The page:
Over the last few years, comic book videogames have become big business again. If you don’t believe me, just look at some of 2011’s most hotly anticipated games. Marvel Vs. Capcom 3. DC Universe Online. Batman: Arkham City. All based on comics.
But what makes a good comic book adaptation? In this article, we take a look at some of the best and worst games based on comics, and ask what it was that made them work (or not), analysing what challenges must be overcome when adapting superheroes to a playable medium, and – hopefully – pointing you in the direction of a few games worth playing too.
In a nice act of symmetry, the first ever comic to videogame adaptation actually starred the first proper superhero. Superman was released for the Atari 2600 in 1978, the same year as the Richard Donner film. You could be forgiven for being underwhelmed by its looks, but be fair – the Atari didn’t have many pixels to work with, and it still looks like Superman (if you squint a lot).
Okay, you’re probably not convinced, but looks aside, the game is actually fondly remembered. Why? Because despite its limited resources, it actually managed to capture what being Superman was like. For a start, it replicated the character’s freedom, which saw him able to move through the city in four directions and enter a limited number of buildings (including the Daily Planet) in what was effectively an open world, although on heavily restricted by the technology of the time.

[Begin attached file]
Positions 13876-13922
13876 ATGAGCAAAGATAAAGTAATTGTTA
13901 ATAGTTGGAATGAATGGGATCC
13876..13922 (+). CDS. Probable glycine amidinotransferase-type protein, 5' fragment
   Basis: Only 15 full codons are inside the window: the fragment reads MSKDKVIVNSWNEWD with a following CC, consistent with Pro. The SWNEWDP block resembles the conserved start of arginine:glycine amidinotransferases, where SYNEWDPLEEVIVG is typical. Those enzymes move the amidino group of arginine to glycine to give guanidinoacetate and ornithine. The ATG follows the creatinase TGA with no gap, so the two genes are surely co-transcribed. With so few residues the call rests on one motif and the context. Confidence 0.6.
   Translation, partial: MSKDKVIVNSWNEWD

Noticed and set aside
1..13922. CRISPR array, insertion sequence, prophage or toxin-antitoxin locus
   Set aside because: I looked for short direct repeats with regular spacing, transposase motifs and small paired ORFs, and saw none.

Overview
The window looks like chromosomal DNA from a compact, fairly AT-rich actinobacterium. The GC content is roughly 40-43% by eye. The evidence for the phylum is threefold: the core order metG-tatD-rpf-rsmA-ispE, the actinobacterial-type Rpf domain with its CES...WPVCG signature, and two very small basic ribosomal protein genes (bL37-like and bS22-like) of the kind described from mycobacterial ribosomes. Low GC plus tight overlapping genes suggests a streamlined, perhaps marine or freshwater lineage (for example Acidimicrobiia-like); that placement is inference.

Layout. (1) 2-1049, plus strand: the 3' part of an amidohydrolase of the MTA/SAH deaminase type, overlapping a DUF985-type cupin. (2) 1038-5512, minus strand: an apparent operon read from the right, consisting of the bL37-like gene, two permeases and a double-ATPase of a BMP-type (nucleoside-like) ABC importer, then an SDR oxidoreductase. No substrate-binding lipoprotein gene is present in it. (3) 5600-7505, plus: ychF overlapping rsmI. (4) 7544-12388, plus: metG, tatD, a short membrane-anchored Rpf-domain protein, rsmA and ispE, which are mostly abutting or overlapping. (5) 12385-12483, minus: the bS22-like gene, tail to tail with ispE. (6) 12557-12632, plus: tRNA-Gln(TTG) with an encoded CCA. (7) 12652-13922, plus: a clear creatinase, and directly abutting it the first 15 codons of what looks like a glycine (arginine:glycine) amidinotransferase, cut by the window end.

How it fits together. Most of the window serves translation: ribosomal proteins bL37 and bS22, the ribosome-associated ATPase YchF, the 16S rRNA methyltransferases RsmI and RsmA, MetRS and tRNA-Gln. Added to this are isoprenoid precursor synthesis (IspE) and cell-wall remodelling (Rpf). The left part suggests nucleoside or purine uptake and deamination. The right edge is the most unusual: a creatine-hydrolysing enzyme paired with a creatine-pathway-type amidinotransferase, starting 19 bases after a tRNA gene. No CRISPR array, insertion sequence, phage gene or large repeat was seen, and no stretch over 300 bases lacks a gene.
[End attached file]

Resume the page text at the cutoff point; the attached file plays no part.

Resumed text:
The game’s rather cute mechanics required the player to move their Clark Kent sprite into a phonebox in order to transform into Superman, and the gameplay itself was actually quite varied, requiring you to first reassemble a bridge Lex Luthor had stolen, then track down Luthor and his goons, and finally transform back into Clark Kent and return to work.
Perhaps the reason Superman for the Atari is so well-liked is because it succeeded where so many superhero games have failed since – they remembered to adapt the source material, rather than plug the characters into a generic setting. You didn’t just play as Superman – you assumed his role, protecting the city and apprehending the crooks, actually delivering them to jail rather than just punching them until they disappeared.
You might have only had access to two of Superman’s powers (X-Ray vision and flight) but with only 4K of memory at its disposal, Superman was actually a worthy inheritor of the name.
Of course, it’s fairly damning that the challenge of bringing Superman to gaming never quite reached such charming heights again. Although the 1988 Superman arcade game looked great (and included an awesome surprise in its two-player mode, where player two appeared as Superman Red) it was an utterly unoriginal side-scrolling beat ‘em up which took little advantage of either the protagonist or its setting.
The 1992 16-bit Superman game for the SNES/Mega Drive didn’t even let you fly (what?!) while the 1999 Superman 64 game is frequently cited as one of the worst adaptations of all time.
In the meantime, technology and gamers’ expectations were evolving. Spider-Man, who up until the 00s barely had a game worth playing to his name (anyone who fondly remembers Maximum Carnage is advised to go back and actually play it, then admit rose-tinted hindsight), was finally granted something great with 2005’s Ultimate Spider-Man, a game that combined the open-world mechanics of the recent Spider-Man 2 movie adaptation game with a story written by celebrated comic book writer, Brian Bendis.
The results were spectacular fun, allowing gamers to roam around the Marvel New York, saving citizens, fighting super-villains, or just having fun climbing up buildings. Despite the character appearing in numerous games since, none have managed to adapt Spider-Man and his world so faithfully or enjoyably.